Posted by Jonathan Maus (Publisher/Editor) on October 17th, 2018 at 11:15 am
A bicycle rider was killed last year in the central Oregon city of Bend when he was involved in a collision with a FedEx truck operator. The collision was a right-hook that took place in an intersection.
The reason I’m sharing this story here and now is because of a Deschutes County Circuit Court ruling that was made in the case yesterday. Here’s the story from the Bend Bulletin (emphasis mine):
A Deschutes County Circuit Court judge on Tuesday ruled a cyclist hit and killed in an intersection by a FedEx truck did not have the protection of a bike lane.
FedEx driver Trenton Derek Sage was found not guilty of the violation of failing to yield to a rider in a bicycle lane. Last November, Sage hit and killed Bend man Jonathan Chase Adams, 31… The case had implications beyond the lives of Sage and Adams. Prosecutor Andrew Steiner said many people today do not treat bike lanes like vehicle lanes, though they are.
“This is cultural,” he said. “Many people just don’t think of them as lanes.”
Steiner attempted to make the case that bike lanes continue through intersections, citing Oregon Department of Transportation guidelines for road construction and recent court cases and legislation in Oregon.
But Tuesday afternoon, Adler announced he did not agree. He said he saw “no authority” to support the contention that bike lanes continue through intersections in Oregon.
If this sounds familiar it’s because we had a similar case in Portland in 2009. In that instance, Multnomah County Court Judge Mark Zusman ruled that a woman who admitted to making a sudden right turn in her car that resulted in a collision with a bicycle rider in an intersection could not be found guilty for “failure to yield… in a bike lane” because — in Judge Zusman’s opinion — there is technically no “bike lane” in the intersection since there are no painted lines.
We spoke to legal and law enforcement experts about that case and they all agreed that Zusman’s decision was unfortunate and/or just plain wrong. At the time I said repeatedly that the law needs to be clarified so as to avoid decisions like this from happening ever again. Well, here we are.
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‘Bicycle lane’ means that part of the highway, adjacent to the roadway, designated by official signs or markings…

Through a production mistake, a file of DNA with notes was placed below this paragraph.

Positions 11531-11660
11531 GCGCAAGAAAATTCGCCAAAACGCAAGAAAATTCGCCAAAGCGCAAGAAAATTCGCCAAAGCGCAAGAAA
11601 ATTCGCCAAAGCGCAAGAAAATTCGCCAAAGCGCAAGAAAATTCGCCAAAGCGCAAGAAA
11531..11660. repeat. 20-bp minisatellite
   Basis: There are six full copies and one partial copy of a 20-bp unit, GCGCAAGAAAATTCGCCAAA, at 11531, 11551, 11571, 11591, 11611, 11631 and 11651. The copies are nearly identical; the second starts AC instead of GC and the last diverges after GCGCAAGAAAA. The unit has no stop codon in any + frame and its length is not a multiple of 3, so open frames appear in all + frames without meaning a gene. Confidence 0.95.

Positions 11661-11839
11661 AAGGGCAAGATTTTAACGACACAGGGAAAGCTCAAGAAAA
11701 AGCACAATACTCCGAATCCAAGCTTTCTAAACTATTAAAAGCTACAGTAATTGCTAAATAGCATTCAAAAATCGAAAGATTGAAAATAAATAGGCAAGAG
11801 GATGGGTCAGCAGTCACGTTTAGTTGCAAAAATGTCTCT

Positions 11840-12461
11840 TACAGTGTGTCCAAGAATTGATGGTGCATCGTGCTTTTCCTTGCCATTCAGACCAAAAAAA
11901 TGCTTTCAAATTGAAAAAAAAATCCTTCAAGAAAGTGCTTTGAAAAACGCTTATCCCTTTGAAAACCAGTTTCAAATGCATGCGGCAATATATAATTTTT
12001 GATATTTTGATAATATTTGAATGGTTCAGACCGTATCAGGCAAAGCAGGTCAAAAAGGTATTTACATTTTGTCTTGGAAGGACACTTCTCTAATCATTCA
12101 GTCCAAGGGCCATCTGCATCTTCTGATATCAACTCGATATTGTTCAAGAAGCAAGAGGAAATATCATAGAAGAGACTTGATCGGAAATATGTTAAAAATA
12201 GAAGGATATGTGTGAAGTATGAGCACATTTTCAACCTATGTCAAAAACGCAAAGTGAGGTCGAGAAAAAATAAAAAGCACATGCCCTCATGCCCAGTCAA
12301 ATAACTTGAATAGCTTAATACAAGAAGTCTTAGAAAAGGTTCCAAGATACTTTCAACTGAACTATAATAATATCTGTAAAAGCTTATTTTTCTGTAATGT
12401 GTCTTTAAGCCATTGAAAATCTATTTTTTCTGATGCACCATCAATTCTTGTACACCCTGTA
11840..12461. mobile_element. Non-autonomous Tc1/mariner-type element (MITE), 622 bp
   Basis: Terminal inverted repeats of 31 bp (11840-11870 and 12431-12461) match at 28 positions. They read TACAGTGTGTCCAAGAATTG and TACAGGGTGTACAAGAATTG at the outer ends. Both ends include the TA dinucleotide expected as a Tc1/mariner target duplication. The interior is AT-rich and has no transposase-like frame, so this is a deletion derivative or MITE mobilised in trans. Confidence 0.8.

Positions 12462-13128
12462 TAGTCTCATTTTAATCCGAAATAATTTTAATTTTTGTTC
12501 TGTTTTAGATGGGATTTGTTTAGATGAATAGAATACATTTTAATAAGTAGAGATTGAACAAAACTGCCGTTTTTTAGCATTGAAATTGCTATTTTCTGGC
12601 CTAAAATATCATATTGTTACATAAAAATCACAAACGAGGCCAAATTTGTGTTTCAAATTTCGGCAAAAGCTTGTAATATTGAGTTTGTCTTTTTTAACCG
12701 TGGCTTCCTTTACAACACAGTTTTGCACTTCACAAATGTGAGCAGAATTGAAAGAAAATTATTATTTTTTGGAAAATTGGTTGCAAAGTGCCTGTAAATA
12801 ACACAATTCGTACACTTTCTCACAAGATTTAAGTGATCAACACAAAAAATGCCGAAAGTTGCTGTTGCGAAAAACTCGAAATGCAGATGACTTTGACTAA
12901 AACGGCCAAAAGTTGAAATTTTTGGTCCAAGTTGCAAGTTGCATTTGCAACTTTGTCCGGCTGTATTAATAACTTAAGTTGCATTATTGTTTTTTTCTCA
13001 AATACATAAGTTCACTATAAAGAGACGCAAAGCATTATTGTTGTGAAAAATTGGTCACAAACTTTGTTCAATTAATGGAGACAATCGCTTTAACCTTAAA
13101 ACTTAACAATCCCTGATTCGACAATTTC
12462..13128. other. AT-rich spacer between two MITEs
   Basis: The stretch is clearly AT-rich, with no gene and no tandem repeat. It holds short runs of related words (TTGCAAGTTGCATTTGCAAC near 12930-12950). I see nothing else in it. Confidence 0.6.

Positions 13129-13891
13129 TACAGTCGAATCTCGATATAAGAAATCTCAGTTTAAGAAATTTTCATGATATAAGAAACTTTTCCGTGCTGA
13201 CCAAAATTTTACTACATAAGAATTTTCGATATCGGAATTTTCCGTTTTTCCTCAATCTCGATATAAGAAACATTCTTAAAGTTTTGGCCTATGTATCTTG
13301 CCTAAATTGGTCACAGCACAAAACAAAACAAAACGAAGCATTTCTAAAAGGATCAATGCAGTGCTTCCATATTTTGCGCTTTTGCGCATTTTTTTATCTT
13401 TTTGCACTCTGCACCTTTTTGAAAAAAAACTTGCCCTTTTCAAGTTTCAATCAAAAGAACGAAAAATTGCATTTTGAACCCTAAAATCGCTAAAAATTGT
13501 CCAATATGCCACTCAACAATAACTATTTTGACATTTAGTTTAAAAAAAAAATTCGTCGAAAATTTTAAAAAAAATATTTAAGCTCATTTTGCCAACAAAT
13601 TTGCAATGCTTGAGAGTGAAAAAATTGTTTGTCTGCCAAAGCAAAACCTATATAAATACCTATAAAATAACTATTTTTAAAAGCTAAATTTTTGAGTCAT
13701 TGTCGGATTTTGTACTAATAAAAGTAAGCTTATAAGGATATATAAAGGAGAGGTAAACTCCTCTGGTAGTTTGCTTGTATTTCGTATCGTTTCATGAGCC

– ORS 801.155
Let’s be clear: Even though the legal definition of a bicycle lane (ORS 801.155) doesn’t specifically address intersections, the legal protection of a bicycle lane absolutely does continue through an intersection even if the markings do not. Standard vehicle lanes also don’t continue through intersections — does that mean intersections are a legal free-for-all? No. There are no lines in intersections simply because it would be confusing and impossible to follow them when they criss-cross each other.
But don’t take my word for it.
Former Portland Police Bureau Captain Bryan Parman told us in 2010 that, “We all know that lanes continue through an intersection, we just don’t lay down a bunch of criss-crossing lines because it would be confusing.” He also said, “It’s a poor ruling in an individual case but it doesn’t change the way we do business.”
Keep in mind that the Bend case is much different in one major respect: The bicycle rider was riding relatively fast and one witness said he was “bombing” downhill prior to the collision. In the Portland case, the auto user admitted fault and made a sudden right turn without looking. It’s unclear if the Deschutes County Judge took the bicycle rider’s behavior into account in his interpretation of the bike lane law.
The Portland case ultimately settled out of court with the auto user’s insurance company taking full responsibility.
It’s very frustrating to another Oregon judge make this determination about bike lanes. We had a feeling this could happen if the law was not clarified. In 2010, a former employee of The Street Trust said their legislative committee discussed the possibility of changing the law. “The question hinges on whether this is a one-time fluke,” the employee said, “or if this is something that will spread like a virus.” Given what just happened in Bend, it’s time for the law to be cleaned up.
The law should be changed to explicitly state that bicycle lanes continue through intersections — whether the lane markings do or not.
UPDATE, 12:06 pm: We’ve obtained some of the documents used in the Deschutes County Court trial. In a memo to the court, the driver’s Portland-based attorney, David McDonald, cites the 2009 Zusman decision as evidence that the bike lanes didn’t legally continue through the intersection. McDonald also states, “a bicycle lane is a traffic control device, and traffic controlled devices have to be clearly marked. The fact that the bicycle lane’s markings are not continuous through the intersection, and the point of impact was not with a designated bicycle lane, Mr. Sage [the truck operator] cannot be adjudge liable for a violation of ORS 811.050.”
UPDATE: Here’s a May 2018 memo written by Deputy DA Andrew Steiner that explains why he believes bike lanes continue through intersections:
Memo Re Adams 5-1-18
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